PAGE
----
Using Cloud Computing

We recently posted an article to our website about cloud computing, which in essence means accessing computing services remotely, rather than via your own servers. 

There are advantages and disadvantages to this method of storing your data and applications. A sensible approach is to use the positive aspects of it to your advantage, but be more cautious in those areas where it is as yet unproven or has risks which are yet to be fully addressed and resolved. 

The most effective uses for the cloud are often those where off-site facilities would be of positive benefit, such as back-ups and business continuity which you can read about in How to Help your Business Survive Disasters. However, there are a number of other situations where the cloud deserves serious consideration, such as;

  • Where mobility is key. If you have remote workers or are often out of the office, cloud solutions can help you access stored files, data and software applications.
  • For ‘Software as a Service’ applications. For example, smaller accountancy firms often use cloud solutions rather than having to purchase their own Sage packages.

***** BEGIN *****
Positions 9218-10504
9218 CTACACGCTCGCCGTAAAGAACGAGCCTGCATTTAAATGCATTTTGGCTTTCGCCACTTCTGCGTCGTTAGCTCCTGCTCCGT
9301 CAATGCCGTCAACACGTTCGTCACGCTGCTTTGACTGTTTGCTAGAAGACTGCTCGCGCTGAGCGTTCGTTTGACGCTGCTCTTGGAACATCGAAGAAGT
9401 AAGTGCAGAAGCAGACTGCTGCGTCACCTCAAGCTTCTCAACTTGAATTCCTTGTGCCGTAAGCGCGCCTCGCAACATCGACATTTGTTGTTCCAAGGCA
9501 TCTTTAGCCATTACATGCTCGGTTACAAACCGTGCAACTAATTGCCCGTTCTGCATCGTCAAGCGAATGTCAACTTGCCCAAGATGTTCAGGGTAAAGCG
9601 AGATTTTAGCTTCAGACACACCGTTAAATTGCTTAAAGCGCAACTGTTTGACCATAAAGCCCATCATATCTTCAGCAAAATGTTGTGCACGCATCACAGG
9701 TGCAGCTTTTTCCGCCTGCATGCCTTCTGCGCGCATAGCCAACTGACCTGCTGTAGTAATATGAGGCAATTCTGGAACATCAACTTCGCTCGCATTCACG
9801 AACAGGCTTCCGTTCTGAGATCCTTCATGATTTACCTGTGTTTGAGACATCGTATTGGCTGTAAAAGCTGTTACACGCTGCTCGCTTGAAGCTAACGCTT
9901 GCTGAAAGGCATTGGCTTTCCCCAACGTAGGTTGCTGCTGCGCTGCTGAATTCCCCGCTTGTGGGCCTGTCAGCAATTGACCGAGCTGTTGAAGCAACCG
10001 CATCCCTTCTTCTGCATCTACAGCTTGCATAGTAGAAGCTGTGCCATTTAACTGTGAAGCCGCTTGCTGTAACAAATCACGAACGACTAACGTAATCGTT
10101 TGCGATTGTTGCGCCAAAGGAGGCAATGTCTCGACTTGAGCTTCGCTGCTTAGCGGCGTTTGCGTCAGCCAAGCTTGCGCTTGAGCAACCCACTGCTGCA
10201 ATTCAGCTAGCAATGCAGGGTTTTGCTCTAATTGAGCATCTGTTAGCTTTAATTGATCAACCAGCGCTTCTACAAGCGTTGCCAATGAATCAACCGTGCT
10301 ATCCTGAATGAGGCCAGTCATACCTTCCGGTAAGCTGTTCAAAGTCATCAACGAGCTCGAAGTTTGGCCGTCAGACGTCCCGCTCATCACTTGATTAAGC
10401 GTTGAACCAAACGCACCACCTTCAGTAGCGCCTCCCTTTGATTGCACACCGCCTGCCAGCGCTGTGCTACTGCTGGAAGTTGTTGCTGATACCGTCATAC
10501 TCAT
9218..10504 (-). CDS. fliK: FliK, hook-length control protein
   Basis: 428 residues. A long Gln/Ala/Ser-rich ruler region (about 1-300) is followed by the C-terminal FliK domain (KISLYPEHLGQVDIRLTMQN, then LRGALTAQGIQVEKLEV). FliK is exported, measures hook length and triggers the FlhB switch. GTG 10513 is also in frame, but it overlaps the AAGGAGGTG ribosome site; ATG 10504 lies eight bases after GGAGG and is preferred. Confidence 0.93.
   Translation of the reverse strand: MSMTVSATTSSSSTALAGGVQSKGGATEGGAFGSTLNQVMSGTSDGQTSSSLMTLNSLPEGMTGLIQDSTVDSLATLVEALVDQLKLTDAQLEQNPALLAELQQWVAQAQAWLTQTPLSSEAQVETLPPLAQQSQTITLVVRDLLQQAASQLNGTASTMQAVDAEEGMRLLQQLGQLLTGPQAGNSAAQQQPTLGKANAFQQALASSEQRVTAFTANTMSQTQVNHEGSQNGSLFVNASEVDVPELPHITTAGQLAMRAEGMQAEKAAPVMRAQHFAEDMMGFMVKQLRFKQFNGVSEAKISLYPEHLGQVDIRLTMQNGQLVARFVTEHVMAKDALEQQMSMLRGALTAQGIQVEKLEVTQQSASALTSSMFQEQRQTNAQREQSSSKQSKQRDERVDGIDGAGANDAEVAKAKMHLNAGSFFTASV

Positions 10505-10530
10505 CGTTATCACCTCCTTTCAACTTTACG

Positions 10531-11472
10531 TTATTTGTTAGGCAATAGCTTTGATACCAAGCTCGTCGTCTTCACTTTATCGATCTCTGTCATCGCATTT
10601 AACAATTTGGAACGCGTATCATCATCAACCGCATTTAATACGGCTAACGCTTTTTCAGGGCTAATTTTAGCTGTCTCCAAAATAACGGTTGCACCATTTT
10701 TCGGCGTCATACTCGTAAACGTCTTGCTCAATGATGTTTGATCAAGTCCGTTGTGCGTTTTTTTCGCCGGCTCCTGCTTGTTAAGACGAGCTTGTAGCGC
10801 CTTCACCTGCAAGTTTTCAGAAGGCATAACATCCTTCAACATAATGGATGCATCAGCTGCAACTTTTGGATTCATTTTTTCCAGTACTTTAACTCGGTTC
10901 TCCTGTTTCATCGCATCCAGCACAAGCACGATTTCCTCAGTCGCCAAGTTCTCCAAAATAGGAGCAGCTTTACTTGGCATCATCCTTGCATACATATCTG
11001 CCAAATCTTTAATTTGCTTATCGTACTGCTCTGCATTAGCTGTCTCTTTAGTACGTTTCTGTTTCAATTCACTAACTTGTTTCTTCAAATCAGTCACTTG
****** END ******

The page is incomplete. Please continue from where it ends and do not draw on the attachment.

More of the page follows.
• New business start-ups. All software and kit needed can be rented for a fixed, regular payment and then expanded as necessary, rather than investing capital in purchases.

Where you have to be careful with the cloud is applications that promise better service than is currently available with existing servers, but at a fraction of the cost. If you’re thinking of using it to save money as opposed to enhancing your operational abilities, think carefully. We’re not saying it won’t, but there are some costs associated with it that you might not have expected, such as service rental costs and upgrading broadband connections. 

There are also risks associated with it. Your data would be under someone else’s control rather than yours and everything you did would require a link outside the office, via your broadband connection. If your broadband went down or was running slow, you would have issues accessing files, software and data, rather than it just being limited to your internet and email. 

Our advice is generally to use the cloud for certain applications rather than seeing it as a complete solution, unless you are a new business start-up. Some of the potential applications could include providing remote working capabilities and as part of your business continuity and back-up arrangements. 

Visit the website for more details on the range of cloud computing services P&L Networks can provide. 

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